Clinton Considers Recognition of Vietnam

A recommendation that the United States establish diplomatic relations with Vietnam is stirring controversy even before President Clinton has made a decision on the emotional issue.

"The only business we should be doing with Vietnam is the business of accounting for our missing men," said Sen. Bob Smith (R) of New Hampshire.

Rep. Bill Richardson (D) of New Mexico, who recently visited Vietnam and received more than 100 pages of material relating to missing Americans, said that "given Vietnam's massive and recent cooperation on the MIA issue, I think it may be time to recognize them."

A congressional official said this week that Secretary of State Warren Christopher was recommending that the US establish formal diplomatic relations with the country.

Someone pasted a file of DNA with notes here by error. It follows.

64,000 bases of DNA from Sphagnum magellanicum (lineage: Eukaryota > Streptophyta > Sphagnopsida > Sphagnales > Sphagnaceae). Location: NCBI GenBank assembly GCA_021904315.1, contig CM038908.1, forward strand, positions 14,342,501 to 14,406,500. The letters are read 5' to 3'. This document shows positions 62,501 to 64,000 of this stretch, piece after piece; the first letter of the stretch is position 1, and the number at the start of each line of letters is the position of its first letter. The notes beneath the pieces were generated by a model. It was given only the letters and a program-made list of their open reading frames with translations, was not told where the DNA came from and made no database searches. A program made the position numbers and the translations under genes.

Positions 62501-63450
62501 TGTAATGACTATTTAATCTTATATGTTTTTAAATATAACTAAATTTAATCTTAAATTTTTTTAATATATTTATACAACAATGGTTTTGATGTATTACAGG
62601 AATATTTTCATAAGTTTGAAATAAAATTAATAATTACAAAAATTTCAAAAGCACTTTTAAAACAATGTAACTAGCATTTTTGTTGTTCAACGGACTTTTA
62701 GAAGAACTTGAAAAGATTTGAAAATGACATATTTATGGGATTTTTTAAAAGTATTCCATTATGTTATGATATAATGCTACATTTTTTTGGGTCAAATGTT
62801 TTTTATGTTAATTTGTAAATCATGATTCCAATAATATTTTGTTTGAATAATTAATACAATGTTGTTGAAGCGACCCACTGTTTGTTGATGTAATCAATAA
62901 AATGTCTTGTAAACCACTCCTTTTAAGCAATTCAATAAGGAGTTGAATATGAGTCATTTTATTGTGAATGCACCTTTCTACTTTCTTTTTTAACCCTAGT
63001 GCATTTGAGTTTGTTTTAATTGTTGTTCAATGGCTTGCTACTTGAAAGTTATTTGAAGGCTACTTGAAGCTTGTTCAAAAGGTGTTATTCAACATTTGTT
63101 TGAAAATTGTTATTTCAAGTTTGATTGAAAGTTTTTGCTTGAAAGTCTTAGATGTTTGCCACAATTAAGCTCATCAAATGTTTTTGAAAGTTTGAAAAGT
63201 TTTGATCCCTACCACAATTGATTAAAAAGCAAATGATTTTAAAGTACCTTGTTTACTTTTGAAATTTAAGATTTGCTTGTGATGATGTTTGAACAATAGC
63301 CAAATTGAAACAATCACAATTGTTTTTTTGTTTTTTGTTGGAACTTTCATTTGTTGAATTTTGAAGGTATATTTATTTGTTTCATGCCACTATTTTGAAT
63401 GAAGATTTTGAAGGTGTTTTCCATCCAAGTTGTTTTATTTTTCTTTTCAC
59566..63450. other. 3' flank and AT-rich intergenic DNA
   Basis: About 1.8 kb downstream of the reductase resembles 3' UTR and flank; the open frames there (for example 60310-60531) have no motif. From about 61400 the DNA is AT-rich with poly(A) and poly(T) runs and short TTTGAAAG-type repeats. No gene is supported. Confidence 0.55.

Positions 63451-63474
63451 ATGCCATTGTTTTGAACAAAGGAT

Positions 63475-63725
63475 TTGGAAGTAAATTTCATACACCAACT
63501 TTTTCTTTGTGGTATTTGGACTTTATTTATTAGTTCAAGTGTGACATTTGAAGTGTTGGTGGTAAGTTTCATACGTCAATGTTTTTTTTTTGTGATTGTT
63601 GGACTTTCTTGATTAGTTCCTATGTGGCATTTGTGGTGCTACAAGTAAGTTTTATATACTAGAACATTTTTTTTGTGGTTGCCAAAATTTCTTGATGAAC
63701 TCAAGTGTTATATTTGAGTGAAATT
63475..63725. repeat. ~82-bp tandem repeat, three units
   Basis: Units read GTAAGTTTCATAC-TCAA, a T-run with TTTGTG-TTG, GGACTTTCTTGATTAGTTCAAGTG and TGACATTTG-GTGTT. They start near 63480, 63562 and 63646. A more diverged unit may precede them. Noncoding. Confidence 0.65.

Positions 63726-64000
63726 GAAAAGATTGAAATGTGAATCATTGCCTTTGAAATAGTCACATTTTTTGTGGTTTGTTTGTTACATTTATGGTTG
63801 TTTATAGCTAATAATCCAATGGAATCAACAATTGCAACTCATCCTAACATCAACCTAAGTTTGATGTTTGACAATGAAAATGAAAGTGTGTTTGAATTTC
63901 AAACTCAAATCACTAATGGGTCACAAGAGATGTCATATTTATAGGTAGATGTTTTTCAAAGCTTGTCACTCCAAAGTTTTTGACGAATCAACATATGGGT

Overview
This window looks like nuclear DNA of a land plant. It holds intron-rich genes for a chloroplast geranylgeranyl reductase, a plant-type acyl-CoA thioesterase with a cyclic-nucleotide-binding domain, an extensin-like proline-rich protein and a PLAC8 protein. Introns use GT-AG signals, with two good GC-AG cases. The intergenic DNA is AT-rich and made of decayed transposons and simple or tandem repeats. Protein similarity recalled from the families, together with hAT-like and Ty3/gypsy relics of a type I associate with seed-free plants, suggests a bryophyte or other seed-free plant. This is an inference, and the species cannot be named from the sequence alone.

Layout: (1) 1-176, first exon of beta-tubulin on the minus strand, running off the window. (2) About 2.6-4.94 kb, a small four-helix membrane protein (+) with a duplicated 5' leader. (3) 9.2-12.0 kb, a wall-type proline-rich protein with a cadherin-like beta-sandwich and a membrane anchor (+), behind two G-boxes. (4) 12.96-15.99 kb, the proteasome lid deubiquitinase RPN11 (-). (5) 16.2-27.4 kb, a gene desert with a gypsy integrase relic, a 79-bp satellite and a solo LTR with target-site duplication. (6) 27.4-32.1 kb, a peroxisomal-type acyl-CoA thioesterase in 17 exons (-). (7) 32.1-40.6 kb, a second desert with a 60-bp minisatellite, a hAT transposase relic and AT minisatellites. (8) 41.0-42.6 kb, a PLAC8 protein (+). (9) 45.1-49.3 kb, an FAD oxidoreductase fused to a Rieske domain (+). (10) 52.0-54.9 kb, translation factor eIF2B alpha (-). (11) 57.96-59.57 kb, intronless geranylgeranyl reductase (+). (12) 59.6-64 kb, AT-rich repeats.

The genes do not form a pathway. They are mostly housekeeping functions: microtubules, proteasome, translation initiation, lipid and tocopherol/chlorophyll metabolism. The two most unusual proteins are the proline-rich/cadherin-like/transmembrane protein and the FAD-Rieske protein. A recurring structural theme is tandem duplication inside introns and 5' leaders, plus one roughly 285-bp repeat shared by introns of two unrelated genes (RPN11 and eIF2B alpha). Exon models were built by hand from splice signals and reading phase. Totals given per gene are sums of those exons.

The administration refused to discuss Mr. Christopher's recommendation, but one senior official confirmed that Winston Lord, assistant secretary of state for East Asia, had told Christopher that normalizing relations would encourage further cooperation from the Vietnamese on efforts to determine the fate of missing Americans.

On Capitol Hill, an official speaking on condition of anonymity said Christopher accepted Mr. Lord's recommendation and had forwarded it to Mr. Clinton.

The official said Christopher had suggested that a visit to Vietnam be included in a trip by the secretary of state to Southeast Asia in August.

"It's not yet ripe for a decision," the administration official said.

"The intent is for the president to make the decision before the end of July," said the congressional source.

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